Tacoma, Washington—Forgoing Saturday-morning cartoons for service on a gloomy spring day, 22 fifth graders were knocking on doors to bring a little sunshine to their neighbours.
Students from Helen B. Stafford Elementary School in Tacoma delivered flowers in hand-painted pots, to thank the community for supporting the school.
To be part of this community service activity, interested students filled out an application, answering questions like, “What is a positive impact you’ve had on another person?” and “Why is community service important?” Unbeknownst to the philanthropic youth, their day of service would also earn them a ticket to WE Day.
“We wanted to pick kids that were actually interested in community service,” says Adrienne Petrie, a school counsellor at Stafford.
“We created the event on Saturday without telling them anything about WE Day and then said, ‘Hey, by the way, since you were willing to give your time on a weekend to do community service, we’re also taking you to WE Day.’”
Stafford Elementary is compassionate to the core, thanks to Adrienne and her husband, TJ, both counsellors at the school and huge supporters of WE. They’re taking a creative approach to giving back, and teaching their students that they have the power to change other people’s lives with kindness.
Students started the school year in September 2017 by sending worry dolls to students in Rockport, Texas, following the destruction caused by Hurricane Harvey. In October they held a “Sock-Tober” sock drive for local youth in transitional housing. They’ve also sent stuffed owls to a local veterans’ hospital, made felt hearts for the grief centre at a local children’s hospital and mailed clay cherry blossoms to a school in Japan to mark the National Cherry Blossom Festival, “just to thank them for being friends.”
Their actions to support developing communities far away have been just as, if not more, imaginative.
When the school decided to raise money for WE Charity’s Water Pillar in Tanzania, Adrienne and TJ built a wishing well in the school’s foyer. A drainpipe running from the second floor down into a large bucket allowed students to drop their change into the well. They clearly had fun with it—in just two weeks the 500 students from kindergarten to fifth grade raised almost USD $2,000.
Teachers throughout the school embraced the campaign as well: in math classes donations were used to teach arithmetic, and phys-ed teachers had students hold a water walk on the outdoor track. TJ hopes that in the future they can fundraise to donate goats to a developing community—and not just so that he has an excuse to bring a petting zoo to the school.
“Everything that we’re about is WE. It has been ingrained into our school. All of our expectations are about ‘we’ not ‘me,’ and we put it in our little chants, we put it in our little songs that we come up with and our posters,” says Adrienne.
The duo was first introduced to WE through the Tacoma Whole Child Initiative (TWCI) a little over a year ago. A partnership between the University of Washington Tacoma and Tacoma Public Schools, the initiative aims to foster children’s social and emotional development, in addition to helping them excel academically. TWCI provided schools throughout Tacoma with tickets and transportation to last year’s WE Day event. After the event, Adrienne and TJ were hooked.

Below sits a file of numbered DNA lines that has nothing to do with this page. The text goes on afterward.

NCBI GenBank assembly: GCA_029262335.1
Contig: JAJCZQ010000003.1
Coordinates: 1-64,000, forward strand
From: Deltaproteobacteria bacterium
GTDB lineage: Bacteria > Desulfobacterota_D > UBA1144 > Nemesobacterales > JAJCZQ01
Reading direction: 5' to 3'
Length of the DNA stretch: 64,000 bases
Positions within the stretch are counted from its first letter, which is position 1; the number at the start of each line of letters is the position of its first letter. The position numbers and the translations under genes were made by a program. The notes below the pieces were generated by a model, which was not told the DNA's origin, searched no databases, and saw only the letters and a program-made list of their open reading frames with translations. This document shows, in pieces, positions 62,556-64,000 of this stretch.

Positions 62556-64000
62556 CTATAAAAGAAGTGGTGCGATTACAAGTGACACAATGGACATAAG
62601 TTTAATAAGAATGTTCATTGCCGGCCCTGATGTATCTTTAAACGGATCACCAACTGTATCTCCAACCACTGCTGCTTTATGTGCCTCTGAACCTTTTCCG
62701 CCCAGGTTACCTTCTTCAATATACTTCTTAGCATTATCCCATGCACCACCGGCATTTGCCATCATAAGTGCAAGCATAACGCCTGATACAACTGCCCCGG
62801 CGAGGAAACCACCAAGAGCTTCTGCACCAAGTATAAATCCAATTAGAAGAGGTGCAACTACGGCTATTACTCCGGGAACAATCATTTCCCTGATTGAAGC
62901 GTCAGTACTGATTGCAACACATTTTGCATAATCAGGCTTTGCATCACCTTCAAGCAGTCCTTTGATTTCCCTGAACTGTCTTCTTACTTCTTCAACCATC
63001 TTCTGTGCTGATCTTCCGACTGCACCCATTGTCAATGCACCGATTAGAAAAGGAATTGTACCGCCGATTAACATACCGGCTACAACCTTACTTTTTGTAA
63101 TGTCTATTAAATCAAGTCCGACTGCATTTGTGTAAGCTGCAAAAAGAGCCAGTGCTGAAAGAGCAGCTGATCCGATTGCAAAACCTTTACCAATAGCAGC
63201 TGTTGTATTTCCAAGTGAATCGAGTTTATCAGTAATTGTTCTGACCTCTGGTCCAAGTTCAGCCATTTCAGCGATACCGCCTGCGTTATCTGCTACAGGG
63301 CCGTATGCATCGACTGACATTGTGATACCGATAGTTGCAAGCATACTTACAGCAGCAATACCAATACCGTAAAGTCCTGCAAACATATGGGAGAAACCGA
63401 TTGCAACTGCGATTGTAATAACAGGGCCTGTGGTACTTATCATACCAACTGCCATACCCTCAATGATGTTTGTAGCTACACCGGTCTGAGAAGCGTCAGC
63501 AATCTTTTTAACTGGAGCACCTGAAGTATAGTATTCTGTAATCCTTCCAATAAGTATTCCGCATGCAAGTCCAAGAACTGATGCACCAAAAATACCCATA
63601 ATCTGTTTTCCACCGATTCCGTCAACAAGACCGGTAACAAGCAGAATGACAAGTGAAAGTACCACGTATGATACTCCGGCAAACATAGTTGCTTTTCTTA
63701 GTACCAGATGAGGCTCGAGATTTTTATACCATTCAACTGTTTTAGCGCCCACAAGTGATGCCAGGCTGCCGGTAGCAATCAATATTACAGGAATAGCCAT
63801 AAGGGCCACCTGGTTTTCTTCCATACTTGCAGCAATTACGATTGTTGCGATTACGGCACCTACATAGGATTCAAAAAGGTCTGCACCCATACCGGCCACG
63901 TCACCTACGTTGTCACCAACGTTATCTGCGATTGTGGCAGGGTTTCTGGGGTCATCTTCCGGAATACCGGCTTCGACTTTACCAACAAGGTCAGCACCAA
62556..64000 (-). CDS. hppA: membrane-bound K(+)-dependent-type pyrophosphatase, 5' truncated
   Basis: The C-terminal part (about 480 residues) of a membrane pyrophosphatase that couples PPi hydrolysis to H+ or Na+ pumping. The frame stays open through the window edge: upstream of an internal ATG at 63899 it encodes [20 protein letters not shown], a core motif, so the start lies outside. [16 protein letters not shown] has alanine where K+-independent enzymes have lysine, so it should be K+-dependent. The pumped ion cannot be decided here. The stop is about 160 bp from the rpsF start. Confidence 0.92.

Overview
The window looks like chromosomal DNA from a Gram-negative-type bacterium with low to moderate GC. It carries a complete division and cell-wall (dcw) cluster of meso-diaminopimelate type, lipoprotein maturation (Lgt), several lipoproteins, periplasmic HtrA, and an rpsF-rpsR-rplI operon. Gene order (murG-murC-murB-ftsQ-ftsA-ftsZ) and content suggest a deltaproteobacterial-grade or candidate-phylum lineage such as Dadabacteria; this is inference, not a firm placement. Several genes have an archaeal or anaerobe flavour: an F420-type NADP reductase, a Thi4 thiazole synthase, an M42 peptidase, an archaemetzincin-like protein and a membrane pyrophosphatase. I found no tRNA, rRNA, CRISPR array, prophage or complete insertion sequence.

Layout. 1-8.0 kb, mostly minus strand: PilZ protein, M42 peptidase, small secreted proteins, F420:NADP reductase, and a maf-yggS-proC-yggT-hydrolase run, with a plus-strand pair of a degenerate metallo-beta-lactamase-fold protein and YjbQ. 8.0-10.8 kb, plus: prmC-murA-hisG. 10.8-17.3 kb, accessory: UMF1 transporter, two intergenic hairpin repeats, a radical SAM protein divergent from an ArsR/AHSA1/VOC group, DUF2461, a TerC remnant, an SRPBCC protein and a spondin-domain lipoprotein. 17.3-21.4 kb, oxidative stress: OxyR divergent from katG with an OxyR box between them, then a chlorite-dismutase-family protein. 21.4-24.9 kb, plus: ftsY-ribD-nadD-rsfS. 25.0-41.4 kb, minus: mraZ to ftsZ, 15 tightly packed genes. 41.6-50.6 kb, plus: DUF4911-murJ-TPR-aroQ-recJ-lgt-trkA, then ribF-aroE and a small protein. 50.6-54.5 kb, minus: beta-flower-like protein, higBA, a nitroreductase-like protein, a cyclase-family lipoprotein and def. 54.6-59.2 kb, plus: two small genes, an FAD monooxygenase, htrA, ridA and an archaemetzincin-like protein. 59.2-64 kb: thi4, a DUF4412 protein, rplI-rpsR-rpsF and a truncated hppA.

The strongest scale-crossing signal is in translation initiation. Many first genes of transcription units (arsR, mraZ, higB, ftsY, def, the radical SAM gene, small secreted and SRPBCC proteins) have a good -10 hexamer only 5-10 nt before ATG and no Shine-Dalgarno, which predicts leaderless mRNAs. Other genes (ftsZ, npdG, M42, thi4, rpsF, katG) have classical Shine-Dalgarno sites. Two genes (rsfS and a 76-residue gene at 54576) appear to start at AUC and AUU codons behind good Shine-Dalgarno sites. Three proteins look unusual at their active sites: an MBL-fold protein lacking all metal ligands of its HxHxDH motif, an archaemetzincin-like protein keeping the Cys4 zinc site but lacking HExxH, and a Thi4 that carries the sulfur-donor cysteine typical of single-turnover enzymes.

With two of the three Petrie children attending Stafford, the brood is a WE Family as well. From school classrooms to their own living room, Adrienne and TJ incorporate WE values into their lessons. “Is that a ‘me’ behaviour or a ‘we’ behaviour?” is an oft-used phrase.
“We’re blessed with the unique opportunity to show our students what family looks like, because some of them sadly don’t know,” reflects TJ.
Adrienne’s goal is to teach kids—whether her own or her students—that every small action they take can make a big impact in people’s lives and in the world. She teaches them to always offer kindness, even if it’s just a smile.
“Kindness overcomes a lot of the fear and hate in our world,” she says.
“I think what’s amazing is that we have a high-poverty population here, but you wouldn’t know it because of how much the kids want to give back,” says TJ. “It’s fun to watch them realize that their little givings don’t have to be a monetary thing, they can be an effort-based thing. It can be a planting flowers and delivering them. It doesn’t have to be a huge drive or a huge event.”
Many students at Stafford access the local foodbank with their families. When the school organized a food drive those same students brought in items they received from the foodbank, so they could be donated back. It’s that same spirit of giving, ingrained into the fabric of Stafford by Adrienne and TJ, that had students give up their Saturday to volunteer.
“The kids were genuinely there on Saturday because they wanted to do something for the community,” says Lindsay Beerbower, assistant principal at Stafford. “They were excited to do stuff with adult supervision and support, because some of them don’t have that. Adrienne and TJ come up with such great ideas. The time and energy they put into these activities is just incredible.”
For all the good they have instilled in their students, Adrienne and TJ believe that WE, and service, has improved their lives as well.
“It has been nice having the WE organization as a focus, and knowing that there is a community to back us up,” says Adrienne. “Having a whole group of people, a whole stadium of people, come together at WE Day just to be kind is so powerful for me.”
“We don’t often get to see or hear from the people that are like-minded in service or in their commitment to helping others,” adds TJ. “To know that WE is an organization you can trust has been nice.”
Zoe Demarco is a writer and production manager for WE Stories. A third generation journalist, she has a natural curiosity for other people’s lives.